Symmonds remembers well the day when the priest's assistant phoned, and she hasn't attended church since the incident. "It hurts that you're told that you're not welcome to be a part of something that was very precious in your life,'' she said, her voice trembling… (And life is not precious?)


Okay, let me get this straight. Two of them are upset because they face consequences for supporting a measure that they knew violated Church teachings.

And Symmonds is upset because she couldn’t have her nice wedding after working for Planned Parenthood, one of the leading advocates of abortion on demand. (And by the way, she may have already been excommunicated because as explained in the Catechism of the Catholic Church 2272, which covers people who have “formal cooperation in an abortion.”)

I have no sympathy for Symmonds. There is no way of arguing around supporting abortion, especially to the extreme of working for Planned Parenthood. I think that most people who work for Planned Parenthood in public/counseling/management positions are automatically excommunicated (latae sententiae) even without an official or formal pronouncement.

The gay marriage boys I have more sympathy for. While I oppose gay marriage, I think the moral culpability is far less for what they did. In Angus’ case (if you read the full story and other stories about what happened), it looks as if he did think about the decision and did try to talk with Church officials about what he was doing.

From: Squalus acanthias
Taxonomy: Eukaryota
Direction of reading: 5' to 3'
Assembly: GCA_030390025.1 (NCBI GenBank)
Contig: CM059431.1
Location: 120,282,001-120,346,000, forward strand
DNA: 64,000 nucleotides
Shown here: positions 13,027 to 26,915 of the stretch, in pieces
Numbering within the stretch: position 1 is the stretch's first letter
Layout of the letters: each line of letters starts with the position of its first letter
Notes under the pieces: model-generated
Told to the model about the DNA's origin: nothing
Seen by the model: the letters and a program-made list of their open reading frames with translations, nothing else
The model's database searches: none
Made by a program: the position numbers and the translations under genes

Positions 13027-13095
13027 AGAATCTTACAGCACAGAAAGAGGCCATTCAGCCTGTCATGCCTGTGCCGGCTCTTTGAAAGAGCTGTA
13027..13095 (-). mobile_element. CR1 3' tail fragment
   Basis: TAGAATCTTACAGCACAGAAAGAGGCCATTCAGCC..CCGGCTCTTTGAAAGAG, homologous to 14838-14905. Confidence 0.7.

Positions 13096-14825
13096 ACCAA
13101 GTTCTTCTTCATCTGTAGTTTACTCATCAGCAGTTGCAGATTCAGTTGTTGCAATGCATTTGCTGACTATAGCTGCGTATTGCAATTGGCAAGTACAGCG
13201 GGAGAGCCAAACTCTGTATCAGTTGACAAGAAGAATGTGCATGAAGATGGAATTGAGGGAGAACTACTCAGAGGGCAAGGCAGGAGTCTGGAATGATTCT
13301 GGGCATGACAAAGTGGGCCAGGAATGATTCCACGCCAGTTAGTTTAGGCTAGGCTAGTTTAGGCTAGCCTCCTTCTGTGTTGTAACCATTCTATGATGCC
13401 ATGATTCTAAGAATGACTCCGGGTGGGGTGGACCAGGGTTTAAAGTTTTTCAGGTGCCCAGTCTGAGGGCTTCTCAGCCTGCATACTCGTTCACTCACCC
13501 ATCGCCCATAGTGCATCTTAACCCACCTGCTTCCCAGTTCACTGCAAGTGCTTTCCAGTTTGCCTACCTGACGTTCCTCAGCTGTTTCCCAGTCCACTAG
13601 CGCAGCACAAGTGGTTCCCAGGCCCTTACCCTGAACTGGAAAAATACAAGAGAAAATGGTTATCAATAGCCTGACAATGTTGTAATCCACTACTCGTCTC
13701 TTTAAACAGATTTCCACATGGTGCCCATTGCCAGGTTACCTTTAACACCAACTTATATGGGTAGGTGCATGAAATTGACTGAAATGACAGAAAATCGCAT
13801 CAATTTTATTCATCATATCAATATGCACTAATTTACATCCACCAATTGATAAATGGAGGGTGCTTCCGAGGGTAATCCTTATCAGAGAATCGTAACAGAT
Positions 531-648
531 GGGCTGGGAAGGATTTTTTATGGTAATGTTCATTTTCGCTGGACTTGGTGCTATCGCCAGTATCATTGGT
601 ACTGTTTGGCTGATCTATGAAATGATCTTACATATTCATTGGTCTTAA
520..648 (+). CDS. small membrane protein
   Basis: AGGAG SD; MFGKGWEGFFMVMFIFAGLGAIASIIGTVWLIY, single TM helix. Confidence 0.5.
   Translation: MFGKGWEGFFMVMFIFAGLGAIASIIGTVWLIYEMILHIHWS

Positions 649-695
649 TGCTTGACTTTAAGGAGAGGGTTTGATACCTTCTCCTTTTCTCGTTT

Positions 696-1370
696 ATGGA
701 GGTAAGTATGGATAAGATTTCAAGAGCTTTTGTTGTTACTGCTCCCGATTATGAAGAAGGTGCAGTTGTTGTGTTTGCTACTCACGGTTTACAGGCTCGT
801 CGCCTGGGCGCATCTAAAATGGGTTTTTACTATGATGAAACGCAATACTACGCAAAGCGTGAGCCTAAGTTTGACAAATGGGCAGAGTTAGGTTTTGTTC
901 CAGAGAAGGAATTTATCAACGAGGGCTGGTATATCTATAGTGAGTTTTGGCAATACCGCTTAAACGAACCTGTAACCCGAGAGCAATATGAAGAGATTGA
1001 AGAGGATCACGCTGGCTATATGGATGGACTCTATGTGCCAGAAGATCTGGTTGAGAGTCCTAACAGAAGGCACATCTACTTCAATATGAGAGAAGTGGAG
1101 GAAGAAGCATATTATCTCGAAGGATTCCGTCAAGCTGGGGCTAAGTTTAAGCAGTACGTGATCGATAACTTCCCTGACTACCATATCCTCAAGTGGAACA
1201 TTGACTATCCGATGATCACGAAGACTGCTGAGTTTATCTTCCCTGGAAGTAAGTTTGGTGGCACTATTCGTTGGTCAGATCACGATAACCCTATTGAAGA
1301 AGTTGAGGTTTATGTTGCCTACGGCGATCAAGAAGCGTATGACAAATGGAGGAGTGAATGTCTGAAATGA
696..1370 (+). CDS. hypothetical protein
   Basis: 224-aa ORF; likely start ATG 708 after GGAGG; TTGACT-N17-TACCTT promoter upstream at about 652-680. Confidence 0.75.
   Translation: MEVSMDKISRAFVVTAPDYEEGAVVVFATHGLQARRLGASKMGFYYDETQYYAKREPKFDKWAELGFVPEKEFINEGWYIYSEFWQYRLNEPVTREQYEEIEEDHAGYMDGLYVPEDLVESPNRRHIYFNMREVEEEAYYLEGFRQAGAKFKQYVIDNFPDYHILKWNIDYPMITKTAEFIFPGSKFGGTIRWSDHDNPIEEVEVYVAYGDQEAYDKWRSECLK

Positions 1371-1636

Were I a priest, I would not deny these two Communion. But I would have long talks with them. Very long talks.

(For the full story go to:


Anonymous anon said...

Funny, I always thought reprsentatives were there to represent their constituents not their Churches. Maybe this should be a lesson to people who get into public office and really want to listen to their constituents: better not be Catholic.

12:40 PM  
Blogger Steve Bogner said...

I've never understood how a politician can say they are privately against abortion (for example) based on their religious/moral convictions, and then support it via legislation. Separating their personal morality from their legislative votes gives me the impression they are being hypocritical, two-faced, morally lax.